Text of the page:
LUIS: They were really fun to tour with though. I was a bit sceptical as I usually am; I judge everything quite a lot, but they were really cool. But literally that was the last gig, both of those things. So Bedford was the best and the worst thing about the whole tour.

TOM: It was a good last show and it was bad that it had to end.

LUIS: Aaah, beautifully put. Yes, it was quite sad but when you’ve been touring with the same people for two weeks, you kind of want to move on with your life. I haven’t heard their record yet, but I know it’s just not going to be the same as hearing it live.

TOM: You can’t hear the cycle pit around the drums on a CD!

EVA: You have a song called Alien Girl. If she landed in front of you and offered you to do anything you desire, what would it be?

TOM: I’d take her to a really nice restaurant and meet her parents.

Alien Girl Video:

EVA: You seem to like all sorts of creatures. Where did the idea to write Mermaid’s Revenge come from?

JIMMY: I really like the sea. I’m obsessed with it and I like to go surfing. I have this thing, when you go out to the ocean and you’re a bit far out, you look down and you don’t see anything when you go down; so I had this kind of paranoia for quite a long time that I was going to be killed by a mermaid siren. I became obsessed with all kinds of fantasy and fairytale stuff, so it was kind of an extension to that - the two loves of my life. So that’s what happened.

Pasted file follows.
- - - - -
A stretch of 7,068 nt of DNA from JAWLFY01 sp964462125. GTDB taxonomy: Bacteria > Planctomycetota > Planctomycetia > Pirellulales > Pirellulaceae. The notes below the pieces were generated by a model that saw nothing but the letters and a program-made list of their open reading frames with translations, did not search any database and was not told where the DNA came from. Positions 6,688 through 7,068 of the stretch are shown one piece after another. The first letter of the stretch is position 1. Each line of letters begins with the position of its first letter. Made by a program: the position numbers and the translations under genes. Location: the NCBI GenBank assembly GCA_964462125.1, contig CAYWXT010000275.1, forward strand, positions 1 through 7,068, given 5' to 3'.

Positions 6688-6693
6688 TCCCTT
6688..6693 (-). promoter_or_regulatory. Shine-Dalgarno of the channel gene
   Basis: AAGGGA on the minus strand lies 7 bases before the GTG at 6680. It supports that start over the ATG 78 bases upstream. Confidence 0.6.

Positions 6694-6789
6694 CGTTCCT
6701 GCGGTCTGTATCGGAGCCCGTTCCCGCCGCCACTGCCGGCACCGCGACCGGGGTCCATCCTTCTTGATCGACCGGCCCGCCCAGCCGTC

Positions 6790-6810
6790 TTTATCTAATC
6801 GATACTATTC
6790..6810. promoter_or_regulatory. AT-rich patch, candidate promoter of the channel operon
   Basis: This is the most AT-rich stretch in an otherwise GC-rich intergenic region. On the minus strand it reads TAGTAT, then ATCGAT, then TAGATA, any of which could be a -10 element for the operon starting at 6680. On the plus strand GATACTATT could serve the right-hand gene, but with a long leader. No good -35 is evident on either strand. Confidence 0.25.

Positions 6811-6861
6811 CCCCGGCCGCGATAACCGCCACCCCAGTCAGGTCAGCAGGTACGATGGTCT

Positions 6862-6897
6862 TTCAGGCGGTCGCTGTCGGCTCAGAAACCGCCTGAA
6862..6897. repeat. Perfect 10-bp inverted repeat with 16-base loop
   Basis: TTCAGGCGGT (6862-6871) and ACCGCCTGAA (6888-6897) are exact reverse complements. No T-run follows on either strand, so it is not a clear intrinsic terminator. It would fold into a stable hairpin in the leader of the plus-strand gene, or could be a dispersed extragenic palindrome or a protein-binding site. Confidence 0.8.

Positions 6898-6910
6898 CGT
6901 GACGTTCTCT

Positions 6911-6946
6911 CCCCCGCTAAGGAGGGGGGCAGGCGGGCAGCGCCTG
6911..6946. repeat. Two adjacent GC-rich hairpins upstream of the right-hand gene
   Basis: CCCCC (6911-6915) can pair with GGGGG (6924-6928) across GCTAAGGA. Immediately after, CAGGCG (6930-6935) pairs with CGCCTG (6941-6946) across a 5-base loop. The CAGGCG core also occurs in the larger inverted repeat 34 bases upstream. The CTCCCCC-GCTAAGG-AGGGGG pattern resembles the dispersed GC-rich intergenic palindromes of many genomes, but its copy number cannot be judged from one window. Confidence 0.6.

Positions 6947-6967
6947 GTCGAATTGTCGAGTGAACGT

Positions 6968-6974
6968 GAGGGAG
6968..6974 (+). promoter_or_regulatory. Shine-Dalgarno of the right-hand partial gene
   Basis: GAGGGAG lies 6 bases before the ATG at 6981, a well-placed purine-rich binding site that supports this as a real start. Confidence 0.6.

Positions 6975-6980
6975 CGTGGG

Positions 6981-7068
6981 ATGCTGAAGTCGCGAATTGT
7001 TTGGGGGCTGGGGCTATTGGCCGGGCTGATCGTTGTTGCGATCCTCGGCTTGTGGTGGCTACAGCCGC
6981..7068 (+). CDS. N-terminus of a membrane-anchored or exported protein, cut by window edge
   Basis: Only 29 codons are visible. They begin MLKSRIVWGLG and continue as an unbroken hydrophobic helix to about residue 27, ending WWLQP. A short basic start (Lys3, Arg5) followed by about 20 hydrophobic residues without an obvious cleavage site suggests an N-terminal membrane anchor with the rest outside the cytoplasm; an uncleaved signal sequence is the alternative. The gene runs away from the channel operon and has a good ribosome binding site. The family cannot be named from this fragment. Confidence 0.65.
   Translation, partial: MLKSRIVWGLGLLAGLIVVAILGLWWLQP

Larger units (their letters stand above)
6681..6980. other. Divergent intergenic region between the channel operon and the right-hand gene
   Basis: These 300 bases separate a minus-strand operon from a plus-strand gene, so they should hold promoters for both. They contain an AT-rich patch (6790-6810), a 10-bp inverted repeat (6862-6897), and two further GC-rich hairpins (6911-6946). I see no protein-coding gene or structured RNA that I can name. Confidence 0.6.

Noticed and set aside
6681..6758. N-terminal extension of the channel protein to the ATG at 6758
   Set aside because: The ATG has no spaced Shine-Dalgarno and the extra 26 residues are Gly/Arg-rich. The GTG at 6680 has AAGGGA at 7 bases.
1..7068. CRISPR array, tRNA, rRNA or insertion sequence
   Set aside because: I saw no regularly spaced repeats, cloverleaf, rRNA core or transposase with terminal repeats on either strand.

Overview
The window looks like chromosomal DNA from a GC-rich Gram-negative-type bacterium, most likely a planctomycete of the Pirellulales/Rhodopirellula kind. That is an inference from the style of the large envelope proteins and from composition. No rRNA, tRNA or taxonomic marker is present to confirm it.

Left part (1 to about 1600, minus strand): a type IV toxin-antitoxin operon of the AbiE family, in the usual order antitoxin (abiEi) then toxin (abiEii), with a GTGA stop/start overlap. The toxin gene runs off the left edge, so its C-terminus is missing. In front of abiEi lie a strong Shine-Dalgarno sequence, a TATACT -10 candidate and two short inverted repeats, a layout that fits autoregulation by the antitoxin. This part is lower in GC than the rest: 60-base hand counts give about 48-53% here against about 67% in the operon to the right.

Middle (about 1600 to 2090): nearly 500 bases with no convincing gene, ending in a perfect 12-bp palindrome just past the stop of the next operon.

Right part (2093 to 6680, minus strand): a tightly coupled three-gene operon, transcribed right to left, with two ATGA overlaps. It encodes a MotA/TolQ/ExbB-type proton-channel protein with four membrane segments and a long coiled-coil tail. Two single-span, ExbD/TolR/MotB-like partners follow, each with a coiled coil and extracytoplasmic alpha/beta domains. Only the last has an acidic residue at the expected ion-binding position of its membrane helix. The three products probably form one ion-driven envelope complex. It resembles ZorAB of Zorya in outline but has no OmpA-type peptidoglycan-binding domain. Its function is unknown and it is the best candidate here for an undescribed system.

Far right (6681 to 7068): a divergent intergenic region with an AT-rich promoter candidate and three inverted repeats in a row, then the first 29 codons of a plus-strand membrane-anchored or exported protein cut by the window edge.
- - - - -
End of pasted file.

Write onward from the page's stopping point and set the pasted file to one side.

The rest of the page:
Mermaid’s Revenge Video:

EVA: Your EP ‘Ancient Secrets’ also includes tracks with darker titles like Zero Friends, but still sound uplifting and fun.  Is that intentional?

JIMMY: Zero Friends is not really about having no friends, it’s more about the bullshit of social networking.

LUIS: It’s about thinking you have loads of friends, but they are friends on the internet. If you want to spend all your time on the internet that’s cool, but it’s just a bit sad and we just like to make a bit of fun out of it.